Shared learning database

South London Healthcare NHS Trust
Published date:
October 2012

Following an initial audit in February 2011, the team at South London Healthcare Trust (SLHT) undertook a re-audit to assess if Venous Thromboembolism (VTE) risk assessment had taken place, to check if the appropriate thromboprophylaxis was prescribed and given and to establish if the patient had been provided with sufficient information about VTE. The audit was done in patients admitted Jan 2012 to April 2012.

Guidance the shared learning relates to:
Does the example relate to a general implementation of all NICE guidance?
Does the example relate to a specific implementation of a specific piece of NICE guidance?


Aims and objectives

Assess if the VTE risk assessment has been completed at admission and at 24 hours
- Check if the appropriate thromboprophylaxis prescribed and given according to NICE CG92 (2010).
- Is there documented evidence that the patient has been given verbal and written information on VTE

Reasons for implementing your project

VTE is a common complication amongst hospital patients with potential to cause significant morbidity and mortality. Estimated 25,000 patients in the UK die from preventable hospital-acquired VTE every year. The Government has estimated that VTE complications are costing over £600 million a year. VTE is quite preventable in many cases if appropriate thromboprophylaxis is given.

A previous audit took place in February 2011 with the following recommendations for action:

-Move the VTE risk assessment form to the drug prescription charts
-High level reminders of the need to complete VTE risk assessment forms from the Chief Executive, Medical Director and Director of Nursing
-Increased engagement from all consultants during ward rounds to ensure VTE risk assessment forms are completed
-Increased awareness for nursing staff to ensure their patients have a completed VTE risk assessment form
-Development of local, ward based initiatives to ensure patients with an uncompleted VTE risk assessment form are followed up in a timely manner

How did you implement the project

100 medical & 100 surgical patients at Queen Elizabeth Hospital, Woolwich and at the Princess Royal University Hospital, Orpington were included in the re-audit.

Retrospective assessment post discharge was carried out in patients admitted between Jan 2012 and April 2012. A sample of patient notes were selected randomly.

Standardised proforma was filled in using data from drug charts, discharge summaries, patient notes and pre-assessment documentation.

Data was entered from the proforma into Microsoft Excel spreadsheet. Appropriateness of the thromboprophylaxis was ascertained by two experienced Haematology Thrombosis Consultants. Analysis of the data was undertaken using Microsoft Excel. Further information can be found in the slide set in supporting information.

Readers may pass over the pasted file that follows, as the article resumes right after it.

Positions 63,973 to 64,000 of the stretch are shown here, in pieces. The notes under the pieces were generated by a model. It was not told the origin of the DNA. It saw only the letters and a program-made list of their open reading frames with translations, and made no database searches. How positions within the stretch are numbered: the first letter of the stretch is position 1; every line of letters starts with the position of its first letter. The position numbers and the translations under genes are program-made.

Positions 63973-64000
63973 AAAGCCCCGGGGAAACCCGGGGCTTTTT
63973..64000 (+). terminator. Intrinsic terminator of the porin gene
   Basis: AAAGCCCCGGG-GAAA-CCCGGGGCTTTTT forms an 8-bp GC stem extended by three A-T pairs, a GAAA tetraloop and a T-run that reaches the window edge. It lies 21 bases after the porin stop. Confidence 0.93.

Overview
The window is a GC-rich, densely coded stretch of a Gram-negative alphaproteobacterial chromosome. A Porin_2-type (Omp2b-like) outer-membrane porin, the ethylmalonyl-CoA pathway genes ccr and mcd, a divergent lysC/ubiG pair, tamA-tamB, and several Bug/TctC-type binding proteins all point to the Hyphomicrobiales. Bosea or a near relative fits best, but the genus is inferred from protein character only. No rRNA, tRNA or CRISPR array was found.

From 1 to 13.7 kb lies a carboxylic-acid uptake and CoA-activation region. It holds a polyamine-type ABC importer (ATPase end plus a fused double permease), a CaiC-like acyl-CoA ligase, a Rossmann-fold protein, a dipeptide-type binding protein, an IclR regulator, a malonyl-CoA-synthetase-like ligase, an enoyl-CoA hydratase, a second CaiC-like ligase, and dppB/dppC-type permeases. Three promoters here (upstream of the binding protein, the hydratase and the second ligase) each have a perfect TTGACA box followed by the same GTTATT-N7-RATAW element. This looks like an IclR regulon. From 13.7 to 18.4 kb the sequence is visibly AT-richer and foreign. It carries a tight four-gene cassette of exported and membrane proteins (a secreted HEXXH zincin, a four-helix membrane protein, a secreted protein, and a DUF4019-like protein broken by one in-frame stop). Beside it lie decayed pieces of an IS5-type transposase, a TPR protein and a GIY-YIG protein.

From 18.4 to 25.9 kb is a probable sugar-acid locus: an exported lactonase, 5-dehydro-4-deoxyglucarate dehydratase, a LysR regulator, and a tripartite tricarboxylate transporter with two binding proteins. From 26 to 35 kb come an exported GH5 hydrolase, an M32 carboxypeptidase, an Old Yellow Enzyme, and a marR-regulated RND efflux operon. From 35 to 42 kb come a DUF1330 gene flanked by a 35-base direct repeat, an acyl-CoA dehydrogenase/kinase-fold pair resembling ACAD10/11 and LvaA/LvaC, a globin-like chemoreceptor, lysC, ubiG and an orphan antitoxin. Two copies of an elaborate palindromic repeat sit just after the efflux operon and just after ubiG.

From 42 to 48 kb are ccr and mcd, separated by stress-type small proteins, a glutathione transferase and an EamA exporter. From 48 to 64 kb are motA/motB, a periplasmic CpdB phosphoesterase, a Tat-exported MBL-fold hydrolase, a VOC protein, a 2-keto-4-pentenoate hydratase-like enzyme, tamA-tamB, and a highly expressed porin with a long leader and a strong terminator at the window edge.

The project did not incur any extra costs.

Key findings

Assess if risk assessment has been completed:
- Feb 2011: 48% had at least 1 completed VTE risk assessment
- Now 78% had at least 1 assessment completed in the 1st 24 hrs
- Now 30% had VTE risk assessment repeated at 24 h (previous audits < 5%)
Check if the appropriate thromboprophylaxis prescribed and given:
- Appropriate type of thromboprophylaxis 81%
- Appropriate dose of pharmacological thromboprophylaxis 82%
- Appropriate dose of duration thromboprophylaxis 87%
It was difficult to ascertain if patients prescribed mechanical prophylaxis were actually given this.
Is there documented evidence that the patient has been given written and verbal information on VTE?
- Difficult to assess appropriately as there is no unified place to document information being given to patients at admission or at discharge.

Key learning points

-Numbers and types of patients. The conclusions are limited to a broad group of patients. Therefore any actions taken from the results would be general and not specifically targeted to specific problem areas.
-Audits with reasonable number of patients taken in each medical or surgical speciality would allow specific issues to be addressed.
-Accuracy of VTE risk assessment not assessed. To address how accurately the VTE risk assessments are completed would require prospective audits so that all relevant patient information would be available when the patient is admitted.
-Difficulty in accessing all the information required. For example: documentation of VTE education, documentation of contraindications to mechanical thromboprophylaxis, documentation of information given to patients. Retrospective audits may not have all of the information available in the patient notes.
-A lack of documentation does not equal lack of assessment/administration of prophylaxis. Patients may still receive appropriate thromboprophylaxis but if documentation is poor then this would reduce the % of appropriate thromboprophylaxis. Cross-sectional audits would address this.

We do not know that different criteria have been assessed. (Weight, renal function, platelets and ALT). In determining the appropriateness of thromboprophylaxis it was difficult to ascertain how well these factors were assessed in a retrospective audit.

QEH discharge summary and take home medications paper based. This made it more difficult to do the audit compared to having an electronic discharge summary which was available at the PRUH.

Contact details

Dr Bipin Vadher
Consultant Haematologist
South London Healthcare NHS Trust

Primary care
Is the example industry-sponsored in any way?